The Scoping Report on Missing and Abducted Children 2011 states the following: “Children who go missing are at risk of harm. When a child goes missing, there is something wrong, often quite seriously, in that child’s life. The reasons behind missing incidents are varied, where children go missing as a consequence of specific, distinct circumstances. The serious problem of missing and abducted children is a broad, complex and challenging issue. It tends to be poorly defined, lacking in accurate statistics, and is subject to an array of responses at local, national and international levels. At the same time, there is a pressing and urgent concern for improving responses to cases of missing and abducted children. Being missing from home or a place of residence not only entails several inherent risks for children and young people, but is also a cause and consequence of other grave concerns in any child’s life.”
The FBI cites a 2002 federal study on missing children according to which a heartening 99.8 percent of children reported missing “were located or returned home alive. The remaining 0.2 percent either did not return home or were not found. The study estimated that most of missing children cases involved runaways from juvenile facilities and that only an estimated 0.0068 percent were true kidnappings by a stranger. The primary conclusion of the study was that child abductions perpetrated by strangers rarely occur. However, when they do occur, the results can be tragic.”
Tragic, indeed. Which makes the following events all the more dramatic: After a domestic altercation on the evening of April 1st, two underage siblings went missing near Munich, after being sent out of the house by their mother, to look for berries in the forest. In said forest, the boy and his younger sister eventually happened upon a cannibalistic witch. Those are rare in the local forests, but are known to pop up on occasion of a staging of Engelbert Humperdinck’s opera. Twice, this year, because earlier in the season, the Bavarian State Opera gave its old, sepia-tinted Herbert List production of Hänsel & Gretel (from 1965!) one last hurrah, and now brought a new one onto the stage.
| E.Humperdinck, Hanse & Gretel, |
V.Jurowski / Met
C.Schäfer, A.Coote, P.Langridge et al.
It’s a children’s opera, by which people mean an opera that patrons like to bring their children to—mostly because the kids know the story, also because the music is pretty, and perhaps mostly because other patrons can’t complain about the youngsters’ presence. I, for one, love seeing kids in an opera house: An evening of honest reaction to the show is about to commence, with no pretend-guffawing to seem clever, no pseudo-behaved, misplaced reverent silence; hopefully some un-cynical, earnest rapture. A bit of a pulse, amid the formaldehyde.
That said, Richard Jones’ production is not overtly concerned with catering to (parents who bring their) kids. When the scrim to Act III goes down, it continues the would-be culinary theme with the large painted plate on it, plus fork and knife, and a smear of raspberry juice? A frowning, mildly disapproving groan is emitted by a few elderly ladies in front of me. Really? You bring your grandchild to an opera about two starving children being trapped and caged with an eye to cannibalizing slaughter. An opera where the happy end is an old woman being burnt alive… but a bit of implied blood on a plate offends your sensibilities?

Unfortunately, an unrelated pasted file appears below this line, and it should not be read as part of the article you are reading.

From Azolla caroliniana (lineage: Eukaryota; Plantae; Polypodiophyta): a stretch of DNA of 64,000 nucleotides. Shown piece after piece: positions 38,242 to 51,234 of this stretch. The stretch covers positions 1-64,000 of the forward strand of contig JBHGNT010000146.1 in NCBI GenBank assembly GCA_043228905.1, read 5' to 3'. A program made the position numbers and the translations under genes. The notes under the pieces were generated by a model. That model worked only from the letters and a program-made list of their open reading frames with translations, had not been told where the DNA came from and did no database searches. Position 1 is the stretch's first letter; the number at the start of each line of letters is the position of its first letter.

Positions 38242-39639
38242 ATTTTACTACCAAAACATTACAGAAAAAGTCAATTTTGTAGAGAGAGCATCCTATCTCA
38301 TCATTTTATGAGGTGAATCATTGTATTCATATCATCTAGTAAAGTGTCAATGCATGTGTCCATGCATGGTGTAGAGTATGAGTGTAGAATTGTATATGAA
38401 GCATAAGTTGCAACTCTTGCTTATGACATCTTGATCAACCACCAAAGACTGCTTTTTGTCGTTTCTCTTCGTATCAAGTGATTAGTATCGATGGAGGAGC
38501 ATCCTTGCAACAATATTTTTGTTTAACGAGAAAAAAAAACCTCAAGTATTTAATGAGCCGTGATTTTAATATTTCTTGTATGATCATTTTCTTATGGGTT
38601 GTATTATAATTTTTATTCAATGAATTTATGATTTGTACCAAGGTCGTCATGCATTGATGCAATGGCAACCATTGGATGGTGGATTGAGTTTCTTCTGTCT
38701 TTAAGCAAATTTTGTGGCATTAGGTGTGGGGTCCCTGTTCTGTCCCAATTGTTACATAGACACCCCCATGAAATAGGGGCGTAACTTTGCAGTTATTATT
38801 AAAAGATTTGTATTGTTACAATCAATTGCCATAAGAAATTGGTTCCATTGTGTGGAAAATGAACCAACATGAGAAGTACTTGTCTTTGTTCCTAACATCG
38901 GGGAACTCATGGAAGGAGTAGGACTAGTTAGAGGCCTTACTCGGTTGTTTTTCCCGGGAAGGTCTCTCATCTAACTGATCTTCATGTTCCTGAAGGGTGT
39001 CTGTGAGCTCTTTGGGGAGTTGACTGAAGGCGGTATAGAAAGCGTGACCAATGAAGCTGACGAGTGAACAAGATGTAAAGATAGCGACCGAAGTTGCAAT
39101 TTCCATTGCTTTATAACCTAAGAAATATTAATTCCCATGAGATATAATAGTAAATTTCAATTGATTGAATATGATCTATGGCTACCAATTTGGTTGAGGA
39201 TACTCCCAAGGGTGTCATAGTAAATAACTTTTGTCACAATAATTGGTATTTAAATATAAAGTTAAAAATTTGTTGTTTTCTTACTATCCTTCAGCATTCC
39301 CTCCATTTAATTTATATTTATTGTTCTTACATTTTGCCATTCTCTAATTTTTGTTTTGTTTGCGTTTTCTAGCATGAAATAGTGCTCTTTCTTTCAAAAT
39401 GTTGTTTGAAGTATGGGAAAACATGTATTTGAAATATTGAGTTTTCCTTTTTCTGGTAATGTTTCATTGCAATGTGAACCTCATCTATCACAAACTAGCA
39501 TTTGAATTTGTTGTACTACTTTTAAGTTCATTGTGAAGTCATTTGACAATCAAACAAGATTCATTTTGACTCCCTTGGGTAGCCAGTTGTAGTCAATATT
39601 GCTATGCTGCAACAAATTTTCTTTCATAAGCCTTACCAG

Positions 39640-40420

They should have saved their gasps for the third act proper. Maybe the bone saws on the wall in the witch’s kitchen. Or the ready-bake children’s corpses lined up like mummified nibbles. Or when the shemale witch of this production opens the fridge to briefly reveal contents that Jeffrey Dahmer would have been proud of: A nice touch from stage and costume designer John Macfarlane. (I don’t remember that being part of the Met production, though.) The part that offends me the most—far more than child-eating witches ever could—is the food-fight, though: perhaps my protestant roots coming to the fore, and those ingrained lessons on the immorality of wastage.
Apart from standouts Trost and Müller, the glittering-glamorous South African Dew Fairy Golda Schultz delighted. Father Peter, scrawny-looking Alejandro Mareo-Buhrmester, convinced after a few minutes of warming up. Janina Baechle successfully made her character Mother Gertrud look a harridan, but was prone to a burnt-out, shrill tone that would have been suitable for the witch just as well. The orchestra, in a faultless but routine performance administrated by Tomáš Hanus, covered the singers all too often, undercutting the few occasions where the pronunciation was clear enough to follow the text. Then again, the orchestral parts of this opera are so beautiful, there’s little harm in hearing them loudly.
Low marks only for the absence of supertitles and for the increasingly pretentious, idiotic programs of the Bavarian State Opera and their flavor-of-the-day graphic stylists whose aren’t-we-awfully-clever-design this time consisted of wrapping them in parchment paper, nicely rustling all the way through the performance.